Film / Breakfast at Tiffany's
Audrey Hepburn as Holly Golightly.

Breakfast at Tiffany's is a 1961 romantic comedy-drama film directed by Blake Edwards, loosely based on the 1958 novella by Truman Capote. Audrey Hepburn stars as Holly Golightly; also in the cast are George Peppard, Patricia Neal, Buddy Ebsen, Martin Balsam, and (in a notorious yellowface role) Mickey Rooney.

This is well-known for being the movie in which Hepburn wears a fabulous Givenchy dress and holds a cigarette in a holder, and for introducing Henry Mancini's Oscar-winning song "Moon River". In this version Holly probably isn't a hooker (though she does seek out wealthy men to have flings with), while the gay writer is now a straight gigolo—or something close to it—named Paul Varjak who has a tumultuous relationship with Holly.

This film provides examples of:

  • Adaptational Sexuality:
    • The gay, unnamed protagonist of Truman Capote's novella becomes the film's straight love interest, Paul.
    • Holly was bisexual in the novella. This being Hollywood in the 1960s, this was changed.
  • Adaptation Dye-Job: Holly is blonde in the novella, but brunette in the film.
  • Affectionate Nickname: Holly first calls Paul "Fred" after her brother, whom Paul reminds her of.
  • All There in the Script: According to the screenplay, 2-E's real name is Emily Eustace, hence the nickname "2-E."
  • Asian Buck Teeth: Mr. Yunioshi.
  • Asian Speekee Engrish: Mickey Rooney's portrayal of Mr. Yunioshi in the movie follows this.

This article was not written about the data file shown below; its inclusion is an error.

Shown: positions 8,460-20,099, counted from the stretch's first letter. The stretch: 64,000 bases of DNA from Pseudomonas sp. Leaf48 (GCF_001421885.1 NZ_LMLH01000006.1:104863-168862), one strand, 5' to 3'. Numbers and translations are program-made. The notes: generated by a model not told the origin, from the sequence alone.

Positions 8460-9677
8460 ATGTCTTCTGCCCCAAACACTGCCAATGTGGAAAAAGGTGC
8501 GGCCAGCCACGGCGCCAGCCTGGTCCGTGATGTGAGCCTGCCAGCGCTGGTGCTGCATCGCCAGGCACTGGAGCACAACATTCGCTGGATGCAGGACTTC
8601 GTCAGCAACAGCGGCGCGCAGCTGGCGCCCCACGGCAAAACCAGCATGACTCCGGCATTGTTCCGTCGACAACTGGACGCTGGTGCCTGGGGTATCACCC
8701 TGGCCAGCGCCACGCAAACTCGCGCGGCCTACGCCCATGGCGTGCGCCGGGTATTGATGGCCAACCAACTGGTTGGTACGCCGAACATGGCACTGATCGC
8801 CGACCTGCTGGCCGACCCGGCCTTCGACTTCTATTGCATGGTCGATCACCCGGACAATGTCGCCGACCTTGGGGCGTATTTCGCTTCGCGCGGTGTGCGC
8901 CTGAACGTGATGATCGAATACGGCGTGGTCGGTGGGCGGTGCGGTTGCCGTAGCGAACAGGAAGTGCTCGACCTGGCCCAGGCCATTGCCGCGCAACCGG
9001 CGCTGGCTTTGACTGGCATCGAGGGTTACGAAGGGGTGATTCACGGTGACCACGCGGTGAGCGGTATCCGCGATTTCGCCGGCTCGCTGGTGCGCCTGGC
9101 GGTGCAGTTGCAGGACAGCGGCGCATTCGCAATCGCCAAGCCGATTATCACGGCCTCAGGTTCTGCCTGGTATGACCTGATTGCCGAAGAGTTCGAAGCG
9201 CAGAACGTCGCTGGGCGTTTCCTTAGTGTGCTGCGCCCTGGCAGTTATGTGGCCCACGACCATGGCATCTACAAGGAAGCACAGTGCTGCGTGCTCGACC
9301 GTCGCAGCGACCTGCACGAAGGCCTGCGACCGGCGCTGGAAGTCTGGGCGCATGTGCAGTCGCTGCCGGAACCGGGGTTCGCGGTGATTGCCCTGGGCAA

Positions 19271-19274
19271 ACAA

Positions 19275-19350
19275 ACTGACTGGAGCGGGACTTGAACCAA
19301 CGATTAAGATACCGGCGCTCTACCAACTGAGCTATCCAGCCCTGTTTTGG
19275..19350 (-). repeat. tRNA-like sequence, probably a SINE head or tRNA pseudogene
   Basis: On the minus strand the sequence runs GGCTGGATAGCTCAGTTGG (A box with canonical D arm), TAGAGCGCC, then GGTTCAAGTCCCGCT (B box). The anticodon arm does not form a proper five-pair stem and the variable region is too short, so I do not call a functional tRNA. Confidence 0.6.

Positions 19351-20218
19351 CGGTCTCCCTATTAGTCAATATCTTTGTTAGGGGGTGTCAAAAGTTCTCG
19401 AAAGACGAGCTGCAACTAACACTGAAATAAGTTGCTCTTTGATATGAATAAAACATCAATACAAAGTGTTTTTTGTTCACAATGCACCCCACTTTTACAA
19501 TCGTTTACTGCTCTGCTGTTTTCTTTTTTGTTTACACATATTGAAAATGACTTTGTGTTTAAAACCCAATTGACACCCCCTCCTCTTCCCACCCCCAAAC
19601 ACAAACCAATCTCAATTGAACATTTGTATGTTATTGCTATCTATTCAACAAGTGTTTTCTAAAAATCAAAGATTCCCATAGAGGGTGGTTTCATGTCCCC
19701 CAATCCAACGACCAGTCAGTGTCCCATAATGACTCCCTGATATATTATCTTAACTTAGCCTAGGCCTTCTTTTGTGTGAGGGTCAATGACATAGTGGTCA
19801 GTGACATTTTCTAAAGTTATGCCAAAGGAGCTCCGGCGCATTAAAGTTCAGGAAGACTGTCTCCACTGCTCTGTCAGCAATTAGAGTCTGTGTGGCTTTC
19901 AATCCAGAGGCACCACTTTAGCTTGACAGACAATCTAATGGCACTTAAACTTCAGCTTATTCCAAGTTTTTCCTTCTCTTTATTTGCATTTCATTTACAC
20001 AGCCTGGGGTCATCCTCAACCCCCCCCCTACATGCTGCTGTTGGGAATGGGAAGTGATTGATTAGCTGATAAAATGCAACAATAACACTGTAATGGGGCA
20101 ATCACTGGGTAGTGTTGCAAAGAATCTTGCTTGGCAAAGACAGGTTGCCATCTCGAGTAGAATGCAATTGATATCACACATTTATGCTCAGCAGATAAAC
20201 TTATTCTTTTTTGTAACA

• Bad Dreams: Holly gets into bed with Paul and talks in her sleep about, apparently, losing her beloved brother in the snow. The trope is slightly averted in that she'd already revealed, earlier in that scene, that she worries about her brother, but not the extent to which it distresses her.
  • Beehive Hairdo: Holly even sleeps with her hair up.
  • Blithe Spirit: Holly, naturally.
  • Canon Foreigner: Emily "2E" Eustace does not appear in the source novella. The subplot of Paul serving as 2E's "kept man" was apparently added to the movie to establish Paul's heterosexual credentials. This then allowed for the movie's boy-gets-girl climax, something also not found in the novella. It also gave Peppard a chance to appear bare-chested in a bedroom setting, the very best "beefcake" scene in his entire movie career.
  • The Capital of Brazil Is Buenos Aires: Almost averted, but not quite. Holly does learn Portuguese in order to go to Brazil, but she nevertheless pronounces her Brazilian fiancé's name, José, as if he were Hispanic. The pronunciation should be Zhoo-zeh, not Ho-say.
    • Worse, José even mispronounces his own name in this manner. The actor playing him (José Luis de Vilallonga) is Spanish.
  • Caught in the Rain: Holly and Paul, near the end.
  • Chekhov's Gun: The moment you see Paul getting a ring from a Cracker Jack box, you know it'll be important.
  • Compensated Dating: What Holly does.
  • Demoted to Extra: Mag Wildwood is cut down to just another colorful extra during the party scene in the film.
  • Do Not Call Me "Paul": Do not call Holly "Lula Mae."
  • A Dog Named "Dog": Holly's cat is named...Cat. (She states that "The way I see it I haven't got the right to give him [a name]".)
  • Edible Theme Naming: Sally Tomato.
  • Everything's Sparkly with Jewelry: Though Holly somehow thinks she's too young to wear diamonds without being "tacky".
  • Getting Crap Past the Radar: For a film in which the two lead characters are more-or-less prostitutes, it's remarkably roundabout in its approach to sexuality.
  • Gold Digger: Once she gets tired of Compensated Dating, Holly aims for this. Unfortunately, one (who was broke to begin with) gets married, and another gives up once she's arrested.
  • Hard-Drinking Party Girl : Holly.